What's the Role of the Staircase in Architecture?
Modern staircases can make a statement. By interacting with their environment and injecting character into a project, stairs can be the focal point of any interior.
Historically, the staircase was less a design aspect and more functional—they were but a transition from one floor to another, with the important (show floors) being on the ground floor. Upstairs only lead to private quarters. But things change, and so have staircases.
Medieval architects loved a spiral staircase
When we look back to medieval times, stairs were less of a showcase and more of practicality. Medieval architects loved the spiral staircase, generally with a large stone core, which carried people up in a narrow corridor to their desired floor level.
It was easy to add exits or doors at any point on the climber's (or descender's) route, and it was simple to illuminate them by leaving window space up, and attaching torch holds. At the time, stairs were just a route to private areas, away from hosting rooms of a castle or similar building.
The renaissance period brings a push for comfort
In the 16th century, Andrea Palladio, an Italian architect, came into the picture. His ideas revolved around the stairs providing comfort. He argued that stairs should not just be a way to ascend and descend in and outside of a building—these thoughts brought around the idea of using humans as a scalar reference in the design of staircases.
From this point forward, stairs become less steep and deep. They don't yet interact visually with spaces, and still operate between walls, connecting sections of a building.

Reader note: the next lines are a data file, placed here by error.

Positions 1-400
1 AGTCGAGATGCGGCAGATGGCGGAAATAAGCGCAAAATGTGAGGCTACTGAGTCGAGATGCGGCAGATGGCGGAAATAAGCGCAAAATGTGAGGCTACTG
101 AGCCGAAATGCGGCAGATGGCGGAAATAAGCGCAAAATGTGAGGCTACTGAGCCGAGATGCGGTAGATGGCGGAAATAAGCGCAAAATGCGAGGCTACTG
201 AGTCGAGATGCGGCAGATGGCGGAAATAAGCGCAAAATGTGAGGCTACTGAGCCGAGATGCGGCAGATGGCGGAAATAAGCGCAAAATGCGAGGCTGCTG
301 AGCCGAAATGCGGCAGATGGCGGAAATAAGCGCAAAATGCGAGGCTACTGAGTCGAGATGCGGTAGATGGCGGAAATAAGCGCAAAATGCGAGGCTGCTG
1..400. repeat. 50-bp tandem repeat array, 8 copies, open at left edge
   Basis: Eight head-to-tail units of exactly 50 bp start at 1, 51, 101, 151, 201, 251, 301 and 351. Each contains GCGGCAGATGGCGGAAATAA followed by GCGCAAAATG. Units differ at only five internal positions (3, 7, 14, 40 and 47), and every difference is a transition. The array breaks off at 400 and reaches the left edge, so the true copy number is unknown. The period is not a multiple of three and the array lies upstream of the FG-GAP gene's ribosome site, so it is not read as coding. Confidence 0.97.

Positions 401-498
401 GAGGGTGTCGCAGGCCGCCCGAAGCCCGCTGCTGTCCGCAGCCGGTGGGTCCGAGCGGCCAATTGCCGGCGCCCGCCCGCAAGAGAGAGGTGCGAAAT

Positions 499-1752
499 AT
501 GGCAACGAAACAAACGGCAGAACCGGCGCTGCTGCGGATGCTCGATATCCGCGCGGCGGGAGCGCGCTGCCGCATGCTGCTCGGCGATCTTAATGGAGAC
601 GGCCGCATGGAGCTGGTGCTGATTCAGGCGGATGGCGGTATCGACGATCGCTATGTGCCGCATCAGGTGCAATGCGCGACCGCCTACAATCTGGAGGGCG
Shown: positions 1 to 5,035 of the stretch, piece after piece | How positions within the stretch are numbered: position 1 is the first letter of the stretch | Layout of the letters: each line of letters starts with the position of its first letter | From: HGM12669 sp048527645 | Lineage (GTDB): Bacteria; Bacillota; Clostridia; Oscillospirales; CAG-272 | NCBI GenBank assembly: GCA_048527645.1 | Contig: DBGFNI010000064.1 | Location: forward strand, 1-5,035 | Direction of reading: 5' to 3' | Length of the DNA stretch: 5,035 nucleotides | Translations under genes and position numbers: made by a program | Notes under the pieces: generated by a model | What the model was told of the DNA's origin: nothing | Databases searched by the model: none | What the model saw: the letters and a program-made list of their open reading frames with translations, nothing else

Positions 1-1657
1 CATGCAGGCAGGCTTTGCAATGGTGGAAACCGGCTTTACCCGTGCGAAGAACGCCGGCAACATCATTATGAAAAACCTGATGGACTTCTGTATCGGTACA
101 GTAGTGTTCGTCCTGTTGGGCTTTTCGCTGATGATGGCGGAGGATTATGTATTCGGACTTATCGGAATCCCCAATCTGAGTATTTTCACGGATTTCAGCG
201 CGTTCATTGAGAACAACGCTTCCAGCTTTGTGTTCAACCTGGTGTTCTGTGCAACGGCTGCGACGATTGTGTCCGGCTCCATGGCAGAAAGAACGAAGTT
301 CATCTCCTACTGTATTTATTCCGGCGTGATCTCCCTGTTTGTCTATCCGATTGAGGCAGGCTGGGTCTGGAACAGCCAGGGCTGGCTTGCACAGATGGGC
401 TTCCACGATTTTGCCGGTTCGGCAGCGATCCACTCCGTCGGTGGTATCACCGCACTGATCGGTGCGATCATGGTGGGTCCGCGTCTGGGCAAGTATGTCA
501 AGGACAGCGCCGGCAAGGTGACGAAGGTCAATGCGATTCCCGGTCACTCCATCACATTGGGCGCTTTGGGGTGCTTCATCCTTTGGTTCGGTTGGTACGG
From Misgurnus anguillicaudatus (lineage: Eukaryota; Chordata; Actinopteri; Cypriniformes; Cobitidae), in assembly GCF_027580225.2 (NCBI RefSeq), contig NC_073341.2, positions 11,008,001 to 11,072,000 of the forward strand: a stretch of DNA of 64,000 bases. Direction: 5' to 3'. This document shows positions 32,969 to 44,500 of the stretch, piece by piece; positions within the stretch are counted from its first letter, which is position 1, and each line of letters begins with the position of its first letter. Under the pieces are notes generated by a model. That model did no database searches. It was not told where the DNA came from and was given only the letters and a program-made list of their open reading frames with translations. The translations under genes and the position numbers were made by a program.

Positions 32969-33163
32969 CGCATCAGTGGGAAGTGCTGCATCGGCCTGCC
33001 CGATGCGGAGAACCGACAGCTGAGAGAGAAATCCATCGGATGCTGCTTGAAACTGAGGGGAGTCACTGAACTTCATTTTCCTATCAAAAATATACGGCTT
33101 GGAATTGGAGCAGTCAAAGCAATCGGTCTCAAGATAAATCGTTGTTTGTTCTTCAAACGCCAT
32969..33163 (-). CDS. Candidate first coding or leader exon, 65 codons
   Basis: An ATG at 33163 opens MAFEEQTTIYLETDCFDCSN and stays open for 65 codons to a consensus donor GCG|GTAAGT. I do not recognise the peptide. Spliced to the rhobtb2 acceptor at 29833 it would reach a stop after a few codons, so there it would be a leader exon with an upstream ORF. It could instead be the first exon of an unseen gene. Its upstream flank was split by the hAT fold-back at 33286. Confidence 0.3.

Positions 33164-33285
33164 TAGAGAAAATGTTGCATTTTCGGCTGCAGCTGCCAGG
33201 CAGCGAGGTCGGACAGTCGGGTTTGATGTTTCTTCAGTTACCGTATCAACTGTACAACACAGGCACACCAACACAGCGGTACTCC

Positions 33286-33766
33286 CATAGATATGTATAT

Then, we saw the staircase as a sculpture
In the second half of the renaissance period, none other than Michelangelo (under the commission of Pope Medici Clement VII) turned stairs into an art form. His sculpture (which can be found in the Laurentian Library) took the traditional elements of stair architecture and then ignored them.
Michelangelo used columns, pediments and corbels in an expressive way to create a staircase that spilt unapologetically into the room. This design may very well have been a turning point in how architects saw staircases.
Then we began to see staircases as a power show
When a staircase has divided flights (like you'd see in a palace or similar), the design is called an Imperial stairway. This design's early adoption was to display power and wealth, and it appeared in buildings across Europe, such as:
● El Escorial in Madrid (16th century)
● The Jordan Staircase at the Winter Palace (18th century)
● Avenue de l'Opéra (19th century)
Each of these buildings used stairs to elude grandeur and showcase their power, wealth and status of their commissioner—the bigger the show of force, the more grand the staircase.
Finally, we started seeing the staircase as an artform
Modern architecture includes staircases as art forms. They compliment and interact with their surroundings. They are there not merely to take you from one floor to another, but to become part of the design and experience of a building.
In some cases, staircases are a complete art form and don't take you to another level at all. Take the Palácio do Itamaraty as an example. The 2.3-meter wide helical staircase (which is a piece of Brazillian modern art) ascends, almost magically, with no guard rail upwards. Its purpose: pure geometry, an art form.
Are you looking for your own work of art?
If you're on the lookout for a grand or bespoke build for your staircase (that being helical, cantilever or another style), we'd love to help. We work with architects, contractors and you to manufacture and install precast concrete staircases that will give your interior something different. Contact us today to learn more.